Dillard, 25, said last week that he is “a completely different person” physically and mentally than the soft-looking rookie who struggled through 2019. He got stronger last offseason, but Dillard’s season-ending biceps tear in August opened the door for Mailata, 24, to make his case as the successor to Peters, a nine-time Pro Bowl player who is now a free agent.
Stoutland expanded on Dillard’s point Wednesday after noting that Dillard was one of seven Eagles offensive linemen to go on injured reserve last season.
“This guy was in every single position meeting,” he said. “Andre Dillard sat in [the] front of the room with a notebook and took notes on every single thing I said.”
Dillard had no hope of healing in time to play again in 2020.
“And so, I would hit him with questions during the meeting, game-planning questions,” Stoutland said. “I said, ‘Andre, if you’re going to be here, then I’m going to make it like you’re playing.’ “
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Stoutland said he told Dillard this might keep him from getting rusty, at least mentally.
“I see a hungrier guy. I see a guy who is more serious,” Stoutland said. “Him and [left guard Isaac Seumalo], they move like they’re identical, the way they move together. They’re pretty quick, those guys. And he’s thicker and he’s stronger. ... I really do like what he’s done in the offseason.”
Stoutland said it was “very important” for both Dillard and Mailata to report to camp July 27 in the best shape of their lives, so they can endure a mentally and physically draining process.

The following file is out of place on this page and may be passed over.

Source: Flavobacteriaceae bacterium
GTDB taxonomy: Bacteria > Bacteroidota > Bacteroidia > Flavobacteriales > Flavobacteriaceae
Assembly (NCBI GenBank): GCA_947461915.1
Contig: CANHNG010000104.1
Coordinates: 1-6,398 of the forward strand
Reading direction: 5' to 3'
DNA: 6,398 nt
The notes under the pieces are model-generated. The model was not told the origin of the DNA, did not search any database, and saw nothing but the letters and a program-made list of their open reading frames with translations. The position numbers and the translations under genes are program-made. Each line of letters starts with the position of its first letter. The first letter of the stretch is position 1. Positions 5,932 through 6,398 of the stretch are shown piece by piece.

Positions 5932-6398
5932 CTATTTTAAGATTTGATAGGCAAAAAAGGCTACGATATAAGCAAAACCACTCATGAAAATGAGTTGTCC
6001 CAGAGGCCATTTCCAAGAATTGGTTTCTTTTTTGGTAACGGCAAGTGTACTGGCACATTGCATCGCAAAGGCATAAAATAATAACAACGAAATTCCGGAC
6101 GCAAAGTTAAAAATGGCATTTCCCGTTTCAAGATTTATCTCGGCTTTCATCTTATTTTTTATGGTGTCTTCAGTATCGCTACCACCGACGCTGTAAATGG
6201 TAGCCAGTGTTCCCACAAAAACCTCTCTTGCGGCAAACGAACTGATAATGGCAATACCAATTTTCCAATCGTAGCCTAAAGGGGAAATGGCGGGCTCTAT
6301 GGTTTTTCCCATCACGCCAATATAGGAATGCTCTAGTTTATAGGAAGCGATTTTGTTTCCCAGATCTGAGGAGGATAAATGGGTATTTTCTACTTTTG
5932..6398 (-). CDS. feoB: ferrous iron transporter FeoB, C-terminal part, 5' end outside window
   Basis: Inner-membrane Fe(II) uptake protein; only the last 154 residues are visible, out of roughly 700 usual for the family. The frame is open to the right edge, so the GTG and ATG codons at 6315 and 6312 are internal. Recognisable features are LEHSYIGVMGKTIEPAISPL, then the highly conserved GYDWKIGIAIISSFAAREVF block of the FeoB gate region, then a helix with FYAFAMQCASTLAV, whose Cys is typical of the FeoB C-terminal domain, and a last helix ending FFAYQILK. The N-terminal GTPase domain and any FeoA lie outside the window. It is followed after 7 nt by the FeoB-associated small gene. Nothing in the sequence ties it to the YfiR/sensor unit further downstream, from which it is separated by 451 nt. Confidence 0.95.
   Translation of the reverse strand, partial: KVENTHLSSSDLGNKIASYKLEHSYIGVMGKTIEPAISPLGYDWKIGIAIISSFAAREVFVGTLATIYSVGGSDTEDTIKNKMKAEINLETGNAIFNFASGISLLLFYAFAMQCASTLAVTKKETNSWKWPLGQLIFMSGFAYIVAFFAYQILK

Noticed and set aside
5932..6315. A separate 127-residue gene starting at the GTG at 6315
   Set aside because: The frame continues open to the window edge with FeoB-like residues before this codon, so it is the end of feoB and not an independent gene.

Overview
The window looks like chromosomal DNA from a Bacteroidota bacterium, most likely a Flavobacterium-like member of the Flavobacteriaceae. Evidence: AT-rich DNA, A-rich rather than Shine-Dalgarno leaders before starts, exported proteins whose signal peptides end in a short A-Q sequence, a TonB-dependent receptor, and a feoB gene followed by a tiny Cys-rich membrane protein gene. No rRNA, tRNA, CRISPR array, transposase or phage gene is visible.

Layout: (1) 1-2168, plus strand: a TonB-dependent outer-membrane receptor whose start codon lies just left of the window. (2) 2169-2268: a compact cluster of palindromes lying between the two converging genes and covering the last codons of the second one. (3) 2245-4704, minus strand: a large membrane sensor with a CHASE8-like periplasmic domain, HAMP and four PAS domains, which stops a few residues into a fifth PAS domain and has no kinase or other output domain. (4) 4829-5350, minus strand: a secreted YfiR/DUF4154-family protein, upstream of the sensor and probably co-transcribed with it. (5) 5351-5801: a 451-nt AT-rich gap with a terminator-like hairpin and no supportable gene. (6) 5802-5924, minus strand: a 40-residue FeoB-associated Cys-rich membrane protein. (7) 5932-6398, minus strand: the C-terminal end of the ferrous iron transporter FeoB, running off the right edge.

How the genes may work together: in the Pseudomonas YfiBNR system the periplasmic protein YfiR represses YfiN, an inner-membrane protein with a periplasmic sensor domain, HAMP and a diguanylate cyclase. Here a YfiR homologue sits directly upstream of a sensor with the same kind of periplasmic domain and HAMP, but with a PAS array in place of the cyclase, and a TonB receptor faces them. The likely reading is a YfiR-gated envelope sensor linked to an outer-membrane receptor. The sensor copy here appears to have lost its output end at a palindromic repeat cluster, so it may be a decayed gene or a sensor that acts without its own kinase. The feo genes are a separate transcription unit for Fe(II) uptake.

Ultimately, one will start, and the other will back up. If Dillard starts, Mailata has shown that he can fill in at other spots and would have value as a swing sub. Dillard might not have that value; a major debacle ensued in his rookie season when the Eagles tried to start him at right tackle against Seattle. Dillard, overwhelmed, was benched at halftime.
Maybe the “new Dillard” will be more adaptable. But given Stoutland’s praise Wednesday for 2020 rookie tackle Jack Driscoll, there’s a chance the Eagles might opt to trade Dillard should he not beat out Mailata. There were other teams that liked Dillard in the draft, including Houston, which would have drafted Dillard 23rd overall had the Eagles not traded up from 25th to move in front of the Texans.
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If there was anything good about the Eagles having to field 14 different starting offensive line combinations in 2020, it was that some young players got a lot of playing time. Stoutland believes his line is well-stocked now, especially with the team adding guard/center Landon Dickerson in the second round of the draft. Right guard Brandon Brooks (Achilles’) and right tackle Lane Johnson (ankle) look really good, Stoutland said, even if both are over 30 with injury histories.
He said line depth is a priority now throughout the NFL.
“We have some good depth right now across the board,” Stoutland said. “After what happened last year, I think both sides of the ball, up front, everyone’s making sure that there’s enough depth, so that if things don’t go right up front, they’re covered.”